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United States Department of Agriculture

Agricultural Research Service


item Lookhart, George
item Bean, Scott

Submitted to: Meeting Abstract
Publication Type: Abstract Only
Publication Acceptance Date: 3/17/2003
Publication Date: 3/17/2003
Citation: Lookhart, G.L., Bean, S. 2003. Wheat quality and wheat varietal identification. American Association of Cereal Chemists Pacific Rim Meeting. Abstract Book. p. 12.

Interpretive Summary:

Technical Abstract: The ability to identify wheat at all stages of its growth and use is very important to many people. This paper describes the means to identify wheat varieties as well as some reasons for wanting or needing to identify them. Quality is in the eye of the beholder! A farmer might define quality as the amount of grain produced in the field, a miller might define it as the amount of flour that can be produced from a given amount of wheat on a given mill, a baker might define it as the type of consistent product they can make from a given flour and a breeder might define it as the overall the grain yield, which is a function of the plants' resistance to disease and drought, and the type of products that can be made from a given line. In each of these reasonable definitions, genetic, environmental, and genetic x environmental components are present. Since we can not control the environment, it is important to control or identify the genetics. Wheat gliadins are a genotypic expression of the plant and therefore characterizing the gliadins can be used to fingerprint wheat genotypes. Varietal identification can be accomplished by any of three broad ways; agronomic, physical, or biochemical. This presentation will describe and compare each of those areas and will focus on the biochemical methods of electrophoresis and chromatography to characterize or fingerprint wheat proteins for varietal identification.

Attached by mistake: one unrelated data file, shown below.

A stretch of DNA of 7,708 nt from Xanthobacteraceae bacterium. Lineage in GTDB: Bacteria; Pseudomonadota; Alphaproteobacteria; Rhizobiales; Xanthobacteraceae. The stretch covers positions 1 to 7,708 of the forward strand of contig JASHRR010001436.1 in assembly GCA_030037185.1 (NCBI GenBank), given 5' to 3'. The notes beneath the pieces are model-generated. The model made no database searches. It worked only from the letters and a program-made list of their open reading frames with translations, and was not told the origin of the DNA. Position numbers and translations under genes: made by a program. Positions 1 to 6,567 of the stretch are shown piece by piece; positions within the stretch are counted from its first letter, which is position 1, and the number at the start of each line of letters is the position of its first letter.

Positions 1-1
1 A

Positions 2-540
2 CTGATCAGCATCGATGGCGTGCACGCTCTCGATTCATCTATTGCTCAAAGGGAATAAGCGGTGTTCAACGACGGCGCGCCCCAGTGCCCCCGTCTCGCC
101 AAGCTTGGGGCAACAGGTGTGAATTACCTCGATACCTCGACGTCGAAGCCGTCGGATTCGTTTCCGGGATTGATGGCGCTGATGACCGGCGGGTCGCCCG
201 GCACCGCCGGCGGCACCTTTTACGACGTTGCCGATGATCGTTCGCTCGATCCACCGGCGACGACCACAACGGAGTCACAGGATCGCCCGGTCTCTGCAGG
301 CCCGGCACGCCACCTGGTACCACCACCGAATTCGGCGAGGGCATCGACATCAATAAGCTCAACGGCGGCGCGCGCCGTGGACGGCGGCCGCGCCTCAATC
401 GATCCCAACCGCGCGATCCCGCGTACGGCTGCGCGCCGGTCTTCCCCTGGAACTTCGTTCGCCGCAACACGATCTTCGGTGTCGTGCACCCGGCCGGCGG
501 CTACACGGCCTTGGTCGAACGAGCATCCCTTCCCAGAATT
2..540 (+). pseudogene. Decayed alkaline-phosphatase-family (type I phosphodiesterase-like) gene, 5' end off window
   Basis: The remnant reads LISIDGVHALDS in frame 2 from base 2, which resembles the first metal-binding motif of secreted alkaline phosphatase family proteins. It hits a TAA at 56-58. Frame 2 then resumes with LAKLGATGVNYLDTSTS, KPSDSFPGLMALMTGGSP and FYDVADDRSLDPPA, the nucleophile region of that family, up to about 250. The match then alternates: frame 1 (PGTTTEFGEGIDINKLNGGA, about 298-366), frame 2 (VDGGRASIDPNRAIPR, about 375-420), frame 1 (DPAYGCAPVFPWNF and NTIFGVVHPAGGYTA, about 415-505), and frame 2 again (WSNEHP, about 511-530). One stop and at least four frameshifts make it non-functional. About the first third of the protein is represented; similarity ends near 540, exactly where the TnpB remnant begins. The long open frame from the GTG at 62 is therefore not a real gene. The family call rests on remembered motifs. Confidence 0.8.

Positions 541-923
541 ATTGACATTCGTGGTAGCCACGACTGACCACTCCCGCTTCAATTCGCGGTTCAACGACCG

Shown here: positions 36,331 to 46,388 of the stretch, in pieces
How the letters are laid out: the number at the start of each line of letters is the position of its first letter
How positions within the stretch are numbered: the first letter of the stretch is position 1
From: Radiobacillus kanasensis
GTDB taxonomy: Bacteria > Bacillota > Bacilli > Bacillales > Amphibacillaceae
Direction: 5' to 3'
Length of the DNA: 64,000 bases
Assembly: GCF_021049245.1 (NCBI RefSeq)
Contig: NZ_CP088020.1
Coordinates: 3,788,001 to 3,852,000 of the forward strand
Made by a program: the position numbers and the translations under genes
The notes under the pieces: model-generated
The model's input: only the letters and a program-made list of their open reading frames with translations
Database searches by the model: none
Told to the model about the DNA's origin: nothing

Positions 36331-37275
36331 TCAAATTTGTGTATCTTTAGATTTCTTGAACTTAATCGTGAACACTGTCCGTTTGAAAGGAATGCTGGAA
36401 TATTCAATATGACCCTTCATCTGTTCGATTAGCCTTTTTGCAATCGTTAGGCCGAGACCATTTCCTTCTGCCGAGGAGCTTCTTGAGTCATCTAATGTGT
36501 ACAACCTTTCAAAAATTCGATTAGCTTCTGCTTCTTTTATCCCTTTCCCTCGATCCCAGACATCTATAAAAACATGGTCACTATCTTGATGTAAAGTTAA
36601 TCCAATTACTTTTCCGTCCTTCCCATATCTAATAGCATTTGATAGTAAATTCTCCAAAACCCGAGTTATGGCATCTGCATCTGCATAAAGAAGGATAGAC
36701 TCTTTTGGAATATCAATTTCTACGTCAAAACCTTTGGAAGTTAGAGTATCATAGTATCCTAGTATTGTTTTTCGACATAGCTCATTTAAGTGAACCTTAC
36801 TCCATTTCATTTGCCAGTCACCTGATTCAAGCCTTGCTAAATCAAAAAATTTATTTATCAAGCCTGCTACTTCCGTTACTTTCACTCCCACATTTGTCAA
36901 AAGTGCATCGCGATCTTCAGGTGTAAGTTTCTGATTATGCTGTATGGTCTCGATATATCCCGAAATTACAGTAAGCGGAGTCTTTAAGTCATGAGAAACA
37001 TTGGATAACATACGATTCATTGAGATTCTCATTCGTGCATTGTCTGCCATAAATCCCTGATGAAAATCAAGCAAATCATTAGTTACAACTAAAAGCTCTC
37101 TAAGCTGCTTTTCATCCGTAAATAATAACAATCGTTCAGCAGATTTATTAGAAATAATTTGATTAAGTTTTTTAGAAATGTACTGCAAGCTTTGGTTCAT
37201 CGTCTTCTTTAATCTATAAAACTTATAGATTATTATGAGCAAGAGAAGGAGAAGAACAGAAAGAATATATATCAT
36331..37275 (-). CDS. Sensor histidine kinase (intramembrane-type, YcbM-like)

Last Modified: 10/20/2017
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